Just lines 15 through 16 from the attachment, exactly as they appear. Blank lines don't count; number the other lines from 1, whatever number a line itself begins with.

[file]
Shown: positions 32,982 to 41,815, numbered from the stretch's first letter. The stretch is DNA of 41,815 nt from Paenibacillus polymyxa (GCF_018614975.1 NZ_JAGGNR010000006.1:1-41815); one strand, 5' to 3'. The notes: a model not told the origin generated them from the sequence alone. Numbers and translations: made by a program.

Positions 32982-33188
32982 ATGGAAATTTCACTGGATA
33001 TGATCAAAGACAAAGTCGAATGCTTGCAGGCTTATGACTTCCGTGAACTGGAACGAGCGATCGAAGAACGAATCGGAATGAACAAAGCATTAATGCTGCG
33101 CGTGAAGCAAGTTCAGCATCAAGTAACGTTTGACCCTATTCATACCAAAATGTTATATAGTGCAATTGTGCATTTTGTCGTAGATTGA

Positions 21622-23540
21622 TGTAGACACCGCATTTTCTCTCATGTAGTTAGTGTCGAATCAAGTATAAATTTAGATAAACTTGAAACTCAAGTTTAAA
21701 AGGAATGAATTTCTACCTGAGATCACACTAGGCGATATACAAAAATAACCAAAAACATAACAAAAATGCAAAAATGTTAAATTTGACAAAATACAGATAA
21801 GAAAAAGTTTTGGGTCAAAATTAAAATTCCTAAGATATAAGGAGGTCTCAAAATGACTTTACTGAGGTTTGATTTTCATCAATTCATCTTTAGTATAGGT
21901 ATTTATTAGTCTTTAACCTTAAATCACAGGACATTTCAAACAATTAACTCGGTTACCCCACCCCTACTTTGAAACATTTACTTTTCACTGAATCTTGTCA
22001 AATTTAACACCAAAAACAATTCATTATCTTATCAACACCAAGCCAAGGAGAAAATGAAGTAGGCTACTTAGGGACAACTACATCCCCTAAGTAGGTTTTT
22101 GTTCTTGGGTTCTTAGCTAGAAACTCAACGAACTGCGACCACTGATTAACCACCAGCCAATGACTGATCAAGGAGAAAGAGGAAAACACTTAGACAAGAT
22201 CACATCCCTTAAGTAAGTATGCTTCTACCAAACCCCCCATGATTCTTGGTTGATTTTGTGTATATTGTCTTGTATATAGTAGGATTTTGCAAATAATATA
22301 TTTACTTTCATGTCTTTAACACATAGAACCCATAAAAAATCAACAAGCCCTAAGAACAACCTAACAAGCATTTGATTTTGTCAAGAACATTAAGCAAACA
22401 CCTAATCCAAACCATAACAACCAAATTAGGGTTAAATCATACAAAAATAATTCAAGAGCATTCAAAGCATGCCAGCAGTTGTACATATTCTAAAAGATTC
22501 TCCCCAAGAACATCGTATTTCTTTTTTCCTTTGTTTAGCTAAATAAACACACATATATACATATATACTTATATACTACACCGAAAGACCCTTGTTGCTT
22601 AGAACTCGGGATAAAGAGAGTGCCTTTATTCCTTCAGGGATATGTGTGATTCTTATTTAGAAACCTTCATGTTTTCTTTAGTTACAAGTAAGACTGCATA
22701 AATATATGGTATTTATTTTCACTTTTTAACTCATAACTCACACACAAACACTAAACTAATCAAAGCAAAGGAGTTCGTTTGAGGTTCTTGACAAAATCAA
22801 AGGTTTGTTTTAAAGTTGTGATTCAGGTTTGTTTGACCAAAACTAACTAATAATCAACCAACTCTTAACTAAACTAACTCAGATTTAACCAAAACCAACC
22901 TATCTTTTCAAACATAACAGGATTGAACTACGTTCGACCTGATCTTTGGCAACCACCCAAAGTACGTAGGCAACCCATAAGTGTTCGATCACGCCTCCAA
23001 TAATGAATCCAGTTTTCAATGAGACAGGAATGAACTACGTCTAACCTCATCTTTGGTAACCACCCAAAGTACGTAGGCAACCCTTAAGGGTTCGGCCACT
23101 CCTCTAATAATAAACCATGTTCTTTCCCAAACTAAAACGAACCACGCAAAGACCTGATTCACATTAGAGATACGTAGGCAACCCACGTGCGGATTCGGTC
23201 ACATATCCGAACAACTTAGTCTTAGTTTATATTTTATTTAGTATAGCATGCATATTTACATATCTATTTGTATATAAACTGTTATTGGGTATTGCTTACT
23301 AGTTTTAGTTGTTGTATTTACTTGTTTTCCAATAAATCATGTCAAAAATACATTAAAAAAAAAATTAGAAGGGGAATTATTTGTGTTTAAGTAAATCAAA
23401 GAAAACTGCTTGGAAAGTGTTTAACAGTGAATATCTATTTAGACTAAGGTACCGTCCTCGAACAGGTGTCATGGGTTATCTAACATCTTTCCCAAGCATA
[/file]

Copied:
22401 CCTAATCCAAACCATAACAACCAAATTAGGGTTAAATCATACAAAAATAATTCAAGAGCATTCAAAGCATGCCAGCAGTTGTACATATTCTAAAAGATTC
22501 TCCCCAAGAACATCGTATTTCTTTTTTCCTTTGTTTAGCTAAATAAACACACATATATACATATATACTTATATACTACACCGAAAGACCCTTGTTGCTT